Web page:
The report also suggests that as workplaces have moved out of the office and into homes, organizations have become more vulnerable to recurring attacks. Tech giants like Yahoo, Amazon, and Facebook have experienced repeated data breaches over the past decade.
Attackers don't just use malware, but also social engineering. In some repeated breaches, vulnerabilities that weren't detected and patched in the initial attack were exploited again. In others, the attacker was able to manipulate workers—if the current or ex-worker isn't the attacker—to gain access to IT systems.
The average cost of a data breach has jumped since the turn of the decade. IBM's 2020 report calculated an average cost of $3.86 million—the most current data reflects an increase of 12.7%. The cost was lowest among public sector organizations and highest for health care organizations. Health care businesses have suffered some of the most wide-reaching data breaches exposing millions of peoples' sensitive records, including in some cases Social Security numbers.
The average cost globally of a ransomware attack was $4.54 million in 2022, per IBM. The total figure doesn't include the cost of the payment made to the culprits demanding the ransom. The cost of this kind of data breach is just slightly higher than the overall average cost of all data breaches.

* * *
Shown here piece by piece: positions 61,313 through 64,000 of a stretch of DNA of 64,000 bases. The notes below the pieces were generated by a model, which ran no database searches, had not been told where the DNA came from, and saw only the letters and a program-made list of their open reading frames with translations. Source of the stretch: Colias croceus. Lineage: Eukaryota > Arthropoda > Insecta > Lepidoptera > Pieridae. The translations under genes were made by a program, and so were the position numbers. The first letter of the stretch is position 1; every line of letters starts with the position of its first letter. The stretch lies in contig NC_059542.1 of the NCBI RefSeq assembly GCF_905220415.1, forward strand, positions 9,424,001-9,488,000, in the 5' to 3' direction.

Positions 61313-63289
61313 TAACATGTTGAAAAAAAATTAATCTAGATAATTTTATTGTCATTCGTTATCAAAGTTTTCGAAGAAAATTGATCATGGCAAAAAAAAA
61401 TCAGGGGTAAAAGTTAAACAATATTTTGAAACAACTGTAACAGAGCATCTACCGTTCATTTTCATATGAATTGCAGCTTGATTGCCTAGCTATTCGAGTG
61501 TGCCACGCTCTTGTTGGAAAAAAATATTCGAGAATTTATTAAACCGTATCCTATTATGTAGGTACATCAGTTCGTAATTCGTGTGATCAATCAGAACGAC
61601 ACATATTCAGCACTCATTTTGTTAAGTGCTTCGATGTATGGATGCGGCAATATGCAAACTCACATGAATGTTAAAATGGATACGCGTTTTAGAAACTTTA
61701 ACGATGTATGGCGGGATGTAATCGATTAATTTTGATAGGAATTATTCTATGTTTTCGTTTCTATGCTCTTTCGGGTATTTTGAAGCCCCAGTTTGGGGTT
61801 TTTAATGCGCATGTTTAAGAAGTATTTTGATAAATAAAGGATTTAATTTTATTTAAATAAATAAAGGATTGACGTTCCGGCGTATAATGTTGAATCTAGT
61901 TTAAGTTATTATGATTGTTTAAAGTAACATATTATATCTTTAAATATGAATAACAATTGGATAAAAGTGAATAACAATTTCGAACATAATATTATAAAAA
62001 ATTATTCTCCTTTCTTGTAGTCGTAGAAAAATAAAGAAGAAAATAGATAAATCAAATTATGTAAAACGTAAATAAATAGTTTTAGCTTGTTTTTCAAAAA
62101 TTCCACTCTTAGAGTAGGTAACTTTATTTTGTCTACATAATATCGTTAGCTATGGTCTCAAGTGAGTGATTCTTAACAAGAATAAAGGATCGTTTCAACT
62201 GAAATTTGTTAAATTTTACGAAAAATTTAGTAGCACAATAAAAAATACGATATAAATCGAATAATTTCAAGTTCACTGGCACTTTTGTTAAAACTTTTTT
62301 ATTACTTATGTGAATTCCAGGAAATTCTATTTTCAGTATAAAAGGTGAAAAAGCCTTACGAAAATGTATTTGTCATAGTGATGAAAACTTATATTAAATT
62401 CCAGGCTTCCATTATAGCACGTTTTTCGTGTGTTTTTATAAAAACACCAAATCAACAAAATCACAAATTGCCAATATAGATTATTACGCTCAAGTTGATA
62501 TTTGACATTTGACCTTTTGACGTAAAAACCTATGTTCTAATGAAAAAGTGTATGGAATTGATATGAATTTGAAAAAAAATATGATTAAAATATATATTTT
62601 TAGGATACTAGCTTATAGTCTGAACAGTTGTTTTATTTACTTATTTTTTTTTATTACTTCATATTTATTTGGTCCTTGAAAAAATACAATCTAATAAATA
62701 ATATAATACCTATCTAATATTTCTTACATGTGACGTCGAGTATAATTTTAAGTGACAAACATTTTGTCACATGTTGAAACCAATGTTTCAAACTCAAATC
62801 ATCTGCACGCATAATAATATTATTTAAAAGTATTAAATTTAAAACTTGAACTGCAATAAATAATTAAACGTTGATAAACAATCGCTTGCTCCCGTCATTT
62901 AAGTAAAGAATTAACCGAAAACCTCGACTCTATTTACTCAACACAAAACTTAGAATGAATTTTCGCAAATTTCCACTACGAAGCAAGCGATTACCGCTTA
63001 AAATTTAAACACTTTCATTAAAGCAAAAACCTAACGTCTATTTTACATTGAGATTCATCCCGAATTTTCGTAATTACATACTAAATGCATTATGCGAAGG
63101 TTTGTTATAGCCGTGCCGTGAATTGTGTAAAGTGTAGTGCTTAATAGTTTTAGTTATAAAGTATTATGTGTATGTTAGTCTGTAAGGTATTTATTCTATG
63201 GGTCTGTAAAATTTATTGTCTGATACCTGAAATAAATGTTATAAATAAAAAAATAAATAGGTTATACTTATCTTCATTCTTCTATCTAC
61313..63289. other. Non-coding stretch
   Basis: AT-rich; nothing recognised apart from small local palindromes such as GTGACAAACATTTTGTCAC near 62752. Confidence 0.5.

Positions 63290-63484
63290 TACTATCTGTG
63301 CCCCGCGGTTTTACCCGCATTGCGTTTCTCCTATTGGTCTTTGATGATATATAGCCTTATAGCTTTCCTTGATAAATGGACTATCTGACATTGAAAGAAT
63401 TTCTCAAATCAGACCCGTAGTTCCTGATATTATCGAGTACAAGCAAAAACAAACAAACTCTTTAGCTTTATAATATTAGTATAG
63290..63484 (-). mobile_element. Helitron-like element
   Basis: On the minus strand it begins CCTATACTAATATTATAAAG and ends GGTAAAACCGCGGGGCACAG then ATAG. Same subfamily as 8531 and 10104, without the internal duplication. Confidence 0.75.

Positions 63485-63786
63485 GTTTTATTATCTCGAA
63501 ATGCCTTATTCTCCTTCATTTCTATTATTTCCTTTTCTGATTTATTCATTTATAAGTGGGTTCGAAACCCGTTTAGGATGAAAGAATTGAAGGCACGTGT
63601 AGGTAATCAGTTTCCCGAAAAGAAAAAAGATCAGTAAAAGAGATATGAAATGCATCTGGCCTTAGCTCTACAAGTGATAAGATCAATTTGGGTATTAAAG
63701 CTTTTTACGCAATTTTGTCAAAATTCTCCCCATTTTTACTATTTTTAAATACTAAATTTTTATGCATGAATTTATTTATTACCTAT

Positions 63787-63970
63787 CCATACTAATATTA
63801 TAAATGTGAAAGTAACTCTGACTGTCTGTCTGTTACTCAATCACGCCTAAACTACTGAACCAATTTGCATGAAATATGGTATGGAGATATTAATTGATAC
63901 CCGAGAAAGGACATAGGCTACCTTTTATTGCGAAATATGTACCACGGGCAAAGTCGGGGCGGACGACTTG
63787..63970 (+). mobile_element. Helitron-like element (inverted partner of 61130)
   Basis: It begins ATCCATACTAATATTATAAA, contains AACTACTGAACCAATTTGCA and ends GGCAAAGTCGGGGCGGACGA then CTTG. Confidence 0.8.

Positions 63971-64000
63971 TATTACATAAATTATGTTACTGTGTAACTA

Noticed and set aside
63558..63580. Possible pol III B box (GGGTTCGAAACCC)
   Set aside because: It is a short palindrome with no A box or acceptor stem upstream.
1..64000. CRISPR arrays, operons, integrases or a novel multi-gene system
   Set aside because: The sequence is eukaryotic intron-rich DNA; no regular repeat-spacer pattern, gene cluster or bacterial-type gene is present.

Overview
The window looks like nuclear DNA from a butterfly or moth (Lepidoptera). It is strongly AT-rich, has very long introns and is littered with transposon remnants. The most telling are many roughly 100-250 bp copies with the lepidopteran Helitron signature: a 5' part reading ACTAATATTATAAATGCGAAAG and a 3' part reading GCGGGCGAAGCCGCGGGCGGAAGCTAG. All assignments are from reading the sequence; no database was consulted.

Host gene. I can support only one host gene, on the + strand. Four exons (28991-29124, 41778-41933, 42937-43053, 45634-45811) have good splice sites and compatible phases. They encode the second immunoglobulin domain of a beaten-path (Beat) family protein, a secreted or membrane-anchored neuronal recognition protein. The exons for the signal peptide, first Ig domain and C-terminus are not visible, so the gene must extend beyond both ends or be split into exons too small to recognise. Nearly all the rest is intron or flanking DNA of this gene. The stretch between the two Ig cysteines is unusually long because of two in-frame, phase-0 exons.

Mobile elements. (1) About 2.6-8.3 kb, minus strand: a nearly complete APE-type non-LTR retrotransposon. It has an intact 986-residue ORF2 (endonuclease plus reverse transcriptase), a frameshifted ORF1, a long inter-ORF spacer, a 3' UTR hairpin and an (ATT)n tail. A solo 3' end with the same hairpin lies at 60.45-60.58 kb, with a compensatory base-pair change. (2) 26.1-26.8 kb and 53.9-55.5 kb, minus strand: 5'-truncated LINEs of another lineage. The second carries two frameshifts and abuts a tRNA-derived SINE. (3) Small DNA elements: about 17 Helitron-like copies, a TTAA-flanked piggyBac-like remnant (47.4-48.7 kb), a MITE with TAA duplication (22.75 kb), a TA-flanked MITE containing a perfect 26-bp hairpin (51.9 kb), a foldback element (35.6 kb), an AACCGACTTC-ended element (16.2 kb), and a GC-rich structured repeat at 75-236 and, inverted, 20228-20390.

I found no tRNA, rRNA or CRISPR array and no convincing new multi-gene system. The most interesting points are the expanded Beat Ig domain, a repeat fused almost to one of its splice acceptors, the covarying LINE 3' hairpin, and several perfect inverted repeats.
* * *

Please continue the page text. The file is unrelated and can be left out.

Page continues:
A 2022 study by Cyberseason suggests that the majority of companies that suffer ransomware attacks pay a ransom fee to the attacker. Experts deem paying a ransom futile. Most attackers will return demanding a second ransom, because the victim was willing to pay the first time.
The FBI does not condone paying ransom fees, and warns that doing so doesn't guarantee data will be recovered. Even after being paid the ransom, attackers can maintain copies of stolen information, and sell it for additional profit. Unfortunately, a faceless cybercriminal is not beholden to contracts or agreements. A business may not know the data has been sold until user data emerges later or is exploited for further social engineering to steal employee identities.
No sector of the U.S. economy is more targeted than the health care industry. And for good reason—the health care industry maintains databases full of sensitive information that can be useful to criminals looking to steal identities. Hospitals are also critical infrastructure, privatized in the U.S., and remain a target for ideologically motivated foreign adversaries looking to disrupt Americans' way of life.
The sector has led the ranking of costliest data breaches for the last 12 years IBM has performed its study. In 2022, there were at least 395 documented attacks on health care institutions in the U.S., according to the U.S. Department of Health and Human Services.
Health systems based in Texas, Arizona, and Massachusetts have suffered data breaches that have impacted millions of consumers.
Attacks on private sector businesses aren't just a problem for companies—they're a headache for consumers as well.